But I am truly better off as a nonbeliever. I think it's all about timing. This is deeply personal, and something people have to come to figure out for themselves, otherwise they will never understand it. I can get quite vicious with the self-righteous and willfully ignorant, but to someone who is broken, I keep my mouth shut. I appreciate endlessly the kindness and patience my atheist family showed me and my spiritual babblings years ago by keeping their mouths shut and waiting for me to come to my senses.

 

Ultimately though, my personal strength now in myself and my world far outweighs the fantasy of a loving god. Looking at this picture, I would never say "I am weak." I would say, "I'm running out of resources and need help from others." But I KNOW I am strong. Even the strong get tired. No warrior can fight forever without rest and support.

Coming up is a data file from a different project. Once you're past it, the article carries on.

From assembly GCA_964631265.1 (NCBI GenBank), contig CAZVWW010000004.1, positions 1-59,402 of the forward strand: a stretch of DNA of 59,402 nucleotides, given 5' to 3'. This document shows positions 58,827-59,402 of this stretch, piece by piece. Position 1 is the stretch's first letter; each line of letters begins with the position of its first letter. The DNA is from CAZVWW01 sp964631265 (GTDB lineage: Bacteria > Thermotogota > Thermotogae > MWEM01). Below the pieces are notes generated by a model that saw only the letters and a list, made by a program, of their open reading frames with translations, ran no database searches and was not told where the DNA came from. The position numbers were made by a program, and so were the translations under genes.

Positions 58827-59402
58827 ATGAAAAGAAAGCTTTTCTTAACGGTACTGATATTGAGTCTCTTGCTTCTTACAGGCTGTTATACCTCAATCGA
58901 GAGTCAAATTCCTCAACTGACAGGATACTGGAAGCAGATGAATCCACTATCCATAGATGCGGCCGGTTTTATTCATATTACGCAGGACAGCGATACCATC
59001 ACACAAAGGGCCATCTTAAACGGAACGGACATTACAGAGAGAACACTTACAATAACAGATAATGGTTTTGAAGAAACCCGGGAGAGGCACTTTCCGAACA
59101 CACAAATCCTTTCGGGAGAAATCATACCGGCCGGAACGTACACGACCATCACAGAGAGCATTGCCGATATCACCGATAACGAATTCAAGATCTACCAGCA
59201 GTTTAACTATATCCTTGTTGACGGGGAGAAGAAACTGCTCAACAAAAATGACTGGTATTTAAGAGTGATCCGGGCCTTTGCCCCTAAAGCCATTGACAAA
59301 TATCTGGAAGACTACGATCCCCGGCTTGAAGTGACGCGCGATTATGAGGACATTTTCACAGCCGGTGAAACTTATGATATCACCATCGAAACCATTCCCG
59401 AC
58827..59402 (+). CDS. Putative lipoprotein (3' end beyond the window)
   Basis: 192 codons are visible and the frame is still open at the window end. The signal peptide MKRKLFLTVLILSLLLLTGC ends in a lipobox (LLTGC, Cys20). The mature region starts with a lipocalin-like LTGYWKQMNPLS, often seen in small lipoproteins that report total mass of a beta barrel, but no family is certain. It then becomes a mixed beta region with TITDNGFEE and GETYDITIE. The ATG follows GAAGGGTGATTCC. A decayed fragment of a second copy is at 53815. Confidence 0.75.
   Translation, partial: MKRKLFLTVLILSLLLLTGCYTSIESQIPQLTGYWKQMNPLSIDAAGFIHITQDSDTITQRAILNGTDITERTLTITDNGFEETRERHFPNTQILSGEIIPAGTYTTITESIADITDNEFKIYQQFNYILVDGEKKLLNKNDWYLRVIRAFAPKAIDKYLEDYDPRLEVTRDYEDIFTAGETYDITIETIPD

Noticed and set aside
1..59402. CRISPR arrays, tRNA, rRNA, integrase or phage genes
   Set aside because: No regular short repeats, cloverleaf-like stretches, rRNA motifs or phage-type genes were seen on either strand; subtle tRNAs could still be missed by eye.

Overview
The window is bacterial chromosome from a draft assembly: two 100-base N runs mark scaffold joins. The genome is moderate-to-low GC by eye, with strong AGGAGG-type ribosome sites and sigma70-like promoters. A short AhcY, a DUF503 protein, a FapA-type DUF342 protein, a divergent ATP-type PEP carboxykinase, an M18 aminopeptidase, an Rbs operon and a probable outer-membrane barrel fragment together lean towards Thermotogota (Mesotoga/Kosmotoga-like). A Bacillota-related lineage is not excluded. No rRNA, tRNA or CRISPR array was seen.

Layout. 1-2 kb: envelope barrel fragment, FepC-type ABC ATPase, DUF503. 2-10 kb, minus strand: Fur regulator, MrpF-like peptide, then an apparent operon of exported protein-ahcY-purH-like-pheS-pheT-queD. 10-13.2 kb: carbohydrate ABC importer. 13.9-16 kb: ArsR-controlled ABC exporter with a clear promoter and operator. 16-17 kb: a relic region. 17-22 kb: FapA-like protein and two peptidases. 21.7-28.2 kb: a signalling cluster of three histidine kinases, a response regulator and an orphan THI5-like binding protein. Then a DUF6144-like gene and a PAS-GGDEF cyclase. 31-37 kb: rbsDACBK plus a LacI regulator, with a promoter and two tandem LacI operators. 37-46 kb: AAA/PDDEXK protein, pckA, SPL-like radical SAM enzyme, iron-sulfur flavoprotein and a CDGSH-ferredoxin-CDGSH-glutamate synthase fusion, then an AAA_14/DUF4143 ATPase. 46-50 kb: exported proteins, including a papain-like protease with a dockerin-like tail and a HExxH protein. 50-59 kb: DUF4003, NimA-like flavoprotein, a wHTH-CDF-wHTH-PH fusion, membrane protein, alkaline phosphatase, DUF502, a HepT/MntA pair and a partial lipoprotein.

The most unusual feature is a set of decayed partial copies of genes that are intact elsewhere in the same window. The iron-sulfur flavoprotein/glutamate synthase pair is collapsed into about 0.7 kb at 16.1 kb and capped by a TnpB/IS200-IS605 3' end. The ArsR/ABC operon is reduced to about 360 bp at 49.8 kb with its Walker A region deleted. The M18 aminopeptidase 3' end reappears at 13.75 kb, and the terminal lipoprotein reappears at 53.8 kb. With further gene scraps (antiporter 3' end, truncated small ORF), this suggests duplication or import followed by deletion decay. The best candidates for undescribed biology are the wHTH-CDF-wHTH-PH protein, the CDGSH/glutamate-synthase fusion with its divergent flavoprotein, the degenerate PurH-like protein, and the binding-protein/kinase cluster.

I do not believe that believing in fantasies instead of the truth is healthy...but one thing at a time, yes?

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I have friends who have very simple faith in god that maintains them through tough lives. While I'm very sure they could survive without it, as long as it makes them happy, let it be.

 

Until they decide that I "need" god, too ...

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Ultimately though, my personal strength now in myself and my world far outweighs the fantasy of a loving god. Looking at this picture, I would never say "I am weak." I would say, "I'm running out of resources and need help from others." But I KNOW I am strong. Even the strong get tired. No warrior can fight forever without rest and support.

 

I do not believe that believing in fantasies instead of the truth is healthy...but one thing at a time, yes?